It’s easier for me to get away to ski on Sundays. Saturday I get things done and on Sunday I ski. I’d rather ski all weekend, but when I can’t, getting in that one day, helps me move toward my goal of 35 days on snow.
We’re into the part of the season where the skiing is better if it’s warm. The forecast for Plattekill for Sunday was sunny and in the mid 40s. I assembled furniture and ran my errands on Saturday. After dinner, I watched a video with my girls, packed up my ski gear and crashed.
Even on spring days, when it really makes no sense, I arrive early. I set my alarm to allow me time to rise, get dressed and make coffee, before heading north. If I average the speed limit, I’ll arrive before opening with a comfortable buffer.
Sunday my Plattekill alarm went off at 3:45 am. It was tough to rise as I lost an hour sleep with the switch to Daylight Savings Time. The unanticipated adventure of the day came a few hours later when, headed northbound on the NY Thruway, we were directed off the road at Exit 16 in Woodbury. “Accident ahead, all lanes closed.”
Google maps is an excellent tool, but it wasn’t aware of the road closure. At times like this, when I need a big-picture rethink, I want an old school paper map of New York State. I used to have one in my car, once-upon-a-time.
In unfamiliar territory, I drove off the exit, around a long ramp, and into the parking lot at Dunkin Donuts. I headed inside to see if anyone could give me advice. The place was full of people asking the same question. “How do I get back on to 87 North?”
“Oh you are going to have to take the Taconic, the Thruway is closed.” What?
I headed out to the car, not really sure what I was going to do. Then, I remembered Brownski telling me that Route 17 was his preferred route to Roxbury. Once I set it to avoid tolls, the GPS agreed with him and I was on my way.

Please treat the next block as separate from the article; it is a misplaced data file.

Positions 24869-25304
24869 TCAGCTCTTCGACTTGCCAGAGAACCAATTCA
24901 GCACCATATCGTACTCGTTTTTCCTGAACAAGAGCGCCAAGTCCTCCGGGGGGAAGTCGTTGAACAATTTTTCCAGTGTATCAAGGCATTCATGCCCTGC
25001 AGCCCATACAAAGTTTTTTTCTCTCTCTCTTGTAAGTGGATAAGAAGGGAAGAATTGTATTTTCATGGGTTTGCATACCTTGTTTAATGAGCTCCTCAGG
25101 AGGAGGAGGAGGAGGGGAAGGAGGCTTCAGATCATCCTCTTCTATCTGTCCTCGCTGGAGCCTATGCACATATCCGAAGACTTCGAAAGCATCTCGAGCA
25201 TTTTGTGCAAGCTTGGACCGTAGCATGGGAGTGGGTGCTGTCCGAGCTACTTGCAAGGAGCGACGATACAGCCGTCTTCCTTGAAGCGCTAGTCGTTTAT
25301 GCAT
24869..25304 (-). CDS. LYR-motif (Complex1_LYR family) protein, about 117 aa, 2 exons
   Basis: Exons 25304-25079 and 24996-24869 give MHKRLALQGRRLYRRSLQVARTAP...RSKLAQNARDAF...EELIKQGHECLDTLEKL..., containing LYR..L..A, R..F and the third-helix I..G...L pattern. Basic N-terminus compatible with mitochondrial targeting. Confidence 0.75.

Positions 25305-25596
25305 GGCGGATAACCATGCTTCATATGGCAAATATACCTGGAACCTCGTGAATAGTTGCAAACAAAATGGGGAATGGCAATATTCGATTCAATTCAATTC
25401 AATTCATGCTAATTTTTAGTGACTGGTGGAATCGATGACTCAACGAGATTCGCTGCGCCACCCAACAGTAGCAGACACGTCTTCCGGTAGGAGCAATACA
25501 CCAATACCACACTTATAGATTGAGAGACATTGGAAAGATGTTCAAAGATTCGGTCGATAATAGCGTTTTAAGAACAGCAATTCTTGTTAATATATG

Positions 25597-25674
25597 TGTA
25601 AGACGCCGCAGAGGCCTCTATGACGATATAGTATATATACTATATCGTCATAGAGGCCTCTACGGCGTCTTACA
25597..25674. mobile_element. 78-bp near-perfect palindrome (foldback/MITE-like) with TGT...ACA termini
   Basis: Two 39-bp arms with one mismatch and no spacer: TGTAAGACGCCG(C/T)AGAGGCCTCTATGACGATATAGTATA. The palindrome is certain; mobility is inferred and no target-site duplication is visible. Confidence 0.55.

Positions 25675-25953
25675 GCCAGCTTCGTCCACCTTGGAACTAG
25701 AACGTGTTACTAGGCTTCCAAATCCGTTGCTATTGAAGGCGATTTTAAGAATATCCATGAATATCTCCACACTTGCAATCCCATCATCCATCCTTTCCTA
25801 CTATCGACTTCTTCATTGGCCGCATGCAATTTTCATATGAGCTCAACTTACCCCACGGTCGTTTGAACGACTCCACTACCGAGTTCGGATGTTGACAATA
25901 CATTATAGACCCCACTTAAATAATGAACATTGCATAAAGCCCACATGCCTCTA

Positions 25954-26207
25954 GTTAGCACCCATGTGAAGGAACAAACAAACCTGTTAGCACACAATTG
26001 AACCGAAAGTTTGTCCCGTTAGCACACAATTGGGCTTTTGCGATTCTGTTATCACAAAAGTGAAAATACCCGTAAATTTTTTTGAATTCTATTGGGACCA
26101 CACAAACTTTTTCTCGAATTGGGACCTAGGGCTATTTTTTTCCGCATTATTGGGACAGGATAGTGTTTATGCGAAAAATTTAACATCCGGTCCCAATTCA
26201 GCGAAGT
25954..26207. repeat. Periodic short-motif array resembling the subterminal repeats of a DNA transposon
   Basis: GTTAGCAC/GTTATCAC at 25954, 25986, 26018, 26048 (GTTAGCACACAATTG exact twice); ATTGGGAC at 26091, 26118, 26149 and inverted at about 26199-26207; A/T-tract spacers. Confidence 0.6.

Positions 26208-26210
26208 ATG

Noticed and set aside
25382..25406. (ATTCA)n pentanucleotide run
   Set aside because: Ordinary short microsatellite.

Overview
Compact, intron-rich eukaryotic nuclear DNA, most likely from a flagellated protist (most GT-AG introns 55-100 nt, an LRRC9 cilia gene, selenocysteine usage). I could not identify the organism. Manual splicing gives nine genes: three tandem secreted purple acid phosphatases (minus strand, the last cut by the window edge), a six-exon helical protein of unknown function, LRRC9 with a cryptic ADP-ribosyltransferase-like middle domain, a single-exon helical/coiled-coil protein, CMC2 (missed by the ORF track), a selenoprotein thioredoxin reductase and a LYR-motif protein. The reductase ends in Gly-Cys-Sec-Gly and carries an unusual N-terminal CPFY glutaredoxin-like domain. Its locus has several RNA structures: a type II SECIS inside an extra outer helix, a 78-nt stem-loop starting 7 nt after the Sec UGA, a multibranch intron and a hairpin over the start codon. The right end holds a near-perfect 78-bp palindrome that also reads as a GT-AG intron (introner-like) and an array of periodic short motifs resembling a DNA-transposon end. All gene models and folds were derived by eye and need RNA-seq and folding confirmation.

I plunged head first past signs that gave me distances to Binghamton and told me I was entering The Southern Tier. The drive is nice and I saw the Pepacton Reservoir for the first time.
Having used up all of my built-in buffer, I arrived at 8:15. I booted up quick, and was still first in line. Plattekill looked to be spinning the triple first, as they often do. With everything firm, it made sense to start on the sunny side.
I was alone, but I was pretty sure that wouldn’t last too long. Starting on Tuesday, when I started to think about Plattekill for Sunday, I was texting my partner list. Soule, Scott, Chris, Brownski. Who’s in?
Patrol gave me the nod and I rode up. I stood at the top of Face for a while, admiring the view. There was no one coming behind me. I took two runs on that side and the second was softer. For my third lap, defying the sun and conventional wisdom for a spring day, I got on the double just as it started spinning.
The ungroomed strip down skier’s left on Plunge is clearly my favorite on-piste line at Plattekill. Just coming out of the shade as I rode over it on the chair, it looked soft-ish. I knew I could test it and bail out onto the corduroy if necessary. It was soft, and became my goto line all day long.
After my ski tune last week, I’d felt like my left ski was running away from me in the bumps. Last Saturday at Gore, I attributed it to fatigue, my inability it get the ski around. But now I was feeling it again, and I wasn’t especially tired. I headed in to the ski shop and Bryan helped me detune my tips and tails, on the spot. Thanks man, it made a big difference.
Back out on the hill, I was drawn to anything that looked like a bump. I kept after Plunge and the top half of Face all day long. It was another day when I was tired by mid-afternoon, but lure of a cold beer couldn’t pull me away from the skiing.
In the end the forecast sun and soft snow did a good job recruiting and the hill was crawling with many of my favorite ski partners. In some ways it reminded me of my wedding day; surrounded by so many friends, that there was no way to spend enough time with any of them.
Usually when I’m skiing there’s a story line developing in my head, but on this great spring day, I was in the moment. Friends got together and skied the soft snow as hard they could. Then they hung out on the deck, talked, laughed, and watched the sun go down.
In a low snow year, my New York season has delivered. My dreams may be modest, but they’re all mine.